An Explanation of Why CERC did not Post Dawn Eden's Thesis
Here are some highlights:
In a footnote in Chapter 1 Miss Eden states that she will show in the succeeding chapter that Mr. West's interpretation of the symbolism of the Paschal Candle "was condemned by the fathers of the Second Vatican Council."13 Anyone who is familiar with Council's 16 documents will recognize at once that this statement is false. Her own references in the following chapter show that clarification on this point did not come from the Council Fathers, but from a commission formed after the Council ended.14 Moreover, while the clarification and other sources cited by Miss Eden demonstrate that Mr. West was mistaken about Paschal symbolism, the guidance issued was explanatory and pastoral; there was no "condemnation."
None of the possible interpretations of this are favourable to Miss Eden. Either she has failed to check her manuscript to correct an obvious and serious mistake that she later detected, or she does not know the difference between documents issued by an ecumenical council and those produced by subsequent Church committees, or she does not understand the difference between correction and condemnation, or she has deliberately or carelessly used exaggerated and inflammatory language, or she has knowingly made a false accusation. These are not the marks of a thesis that warrants affirmation by thoughtful and prudent people.
Lack of systematic analysis
(there is only part here)
Considering Mr. West's treatment of "occasions of sin" (p. 49-55), Miss Eden introduces an eleventh theme that she neglected to include in the comprehensive overview in Chapter 1: "the association of "mature purity" with a man's ability to actively seek out what would be, for other men, occasions of sin, and – instead of being defiled by them – find in them a source of further purification."27
The only evidence she offers for this "running theme" are stories Mr. West told about two of his personal experiences: one at mass, the other at the beach. It is abundantly clear from both of these accounts – as they are given by Miss Eden – that Mr. West did not "actively seek out" occasions of sin, but turned unsought temptations into opportunities for an increase in grace. It is equally clear – again from Miss Eden's account – that he does not recommend the strategy without appropriate reservations. Despite this, Miss Eden goes on to say:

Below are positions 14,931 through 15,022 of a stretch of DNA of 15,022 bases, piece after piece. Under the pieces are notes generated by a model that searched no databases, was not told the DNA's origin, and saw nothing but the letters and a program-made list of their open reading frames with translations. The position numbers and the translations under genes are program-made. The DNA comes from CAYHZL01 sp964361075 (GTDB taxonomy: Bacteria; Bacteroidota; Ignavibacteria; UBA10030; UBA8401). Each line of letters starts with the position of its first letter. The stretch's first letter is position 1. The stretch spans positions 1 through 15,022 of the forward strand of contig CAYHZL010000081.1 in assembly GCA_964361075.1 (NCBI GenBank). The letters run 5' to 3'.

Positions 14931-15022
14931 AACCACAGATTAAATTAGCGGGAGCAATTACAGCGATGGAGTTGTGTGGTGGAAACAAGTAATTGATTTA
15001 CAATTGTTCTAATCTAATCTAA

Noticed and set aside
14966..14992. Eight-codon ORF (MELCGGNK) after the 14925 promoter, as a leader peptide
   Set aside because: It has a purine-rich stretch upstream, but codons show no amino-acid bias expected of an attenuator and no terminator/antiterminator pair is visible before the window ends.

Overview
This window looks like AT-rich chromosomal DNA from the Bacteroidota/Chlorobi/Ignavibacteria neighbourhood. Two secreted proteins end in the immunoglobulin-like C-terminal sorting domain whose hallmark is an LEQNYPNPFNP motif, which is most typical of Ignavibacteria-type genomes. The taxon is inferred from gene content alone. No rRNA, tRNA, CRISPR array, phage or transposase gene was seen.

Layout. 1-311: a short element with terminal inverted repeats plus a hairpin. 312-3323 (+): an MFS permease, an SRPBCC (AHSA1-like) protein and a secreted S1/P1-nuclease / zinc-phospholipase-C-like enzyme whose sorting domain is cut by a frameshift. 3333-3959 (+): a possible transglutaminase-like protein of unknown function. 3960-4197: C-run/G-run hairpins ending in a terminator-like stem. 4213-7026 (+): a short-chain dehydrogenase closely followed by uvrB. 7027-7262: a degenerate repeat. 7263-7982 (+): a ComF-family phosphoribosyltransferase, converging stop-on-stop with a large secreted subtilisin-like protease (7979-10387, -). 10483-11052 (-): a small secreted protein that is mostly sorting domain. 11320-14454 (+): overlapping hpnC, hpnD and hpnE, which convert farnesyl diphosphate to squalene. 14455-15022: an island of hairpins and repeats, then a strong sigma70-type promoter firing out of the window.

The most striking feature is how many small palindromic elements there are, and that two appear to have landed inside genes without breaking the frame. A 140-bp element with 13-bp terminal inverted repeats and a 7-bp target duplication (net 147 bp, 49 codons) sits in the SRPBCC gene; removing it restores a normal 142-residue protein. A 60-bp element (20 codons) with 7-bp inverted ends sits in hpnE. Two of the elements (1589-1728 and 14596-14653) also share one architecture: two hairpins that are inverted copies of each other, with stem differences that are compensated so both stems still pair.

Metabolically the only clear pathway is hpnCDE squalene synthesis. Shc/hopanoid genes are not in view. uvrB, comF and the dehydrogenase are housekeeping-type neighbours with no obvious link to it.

To the best of my knowledge and research, this idea that one should actively seek out opportunities to engage in a "lively battle" against lust is completely novel in the Church's history. (emphasis added)28
If that is true, then credit for introducing this novel idea belongs to Miss Eden, not Mr. West. Her claim that this is Mr. West's position is contradicted by the only evidence she offers to support it.
She suggests that Mr. West's responses to these cultural artifacts are too much coloured by a personal reaction against "puritanism," and that they reflect an insufficient awareness of the objective dangers of such entertainment.33 Based on the material she presents here and the reflections of John Paul II (again, see note 31) the suggestion is plausible. However, it is also clear from what she presents that Mr. West was offering an hypothesis about their origins and suggestions about how to turn them into "teachable moments." He was not, as her heading states, promoting the work of the singer or playwrights.
Taking Chapter 2 as a whole, Miss Eden has failed to provide a careful, systematic and detailed analysis of Mr. West's work in light of John Paul II's theology. It does not substantiate her accusations
Chapter 3 of the thesis opens with the statement that the preceding chapters showed "that Christopher West's presentation of the theology of the body is compromised by errors and lacunae."(p. 63) Since the preceding chapters did nothing of the sort, and Chapter 3 relies on this claim, it is not necessary to review it.
According to Miss Eden, Mr. West's presentation of the theology of the body
fails to understand continence as it is defined by the traditional teachings of the Church"36
appears "to validate the culture's preoccupation with sex"37
teaches that the deposit of faith is incomplete and that Church doctrine keeps pace with changing times.38
encourages people to actively seek out occasions of sin, and find in them a source of further purification
None of these accusations are demonstrated by her thesis; the last is shown to be a false accusation by the evidence that she presents to support it.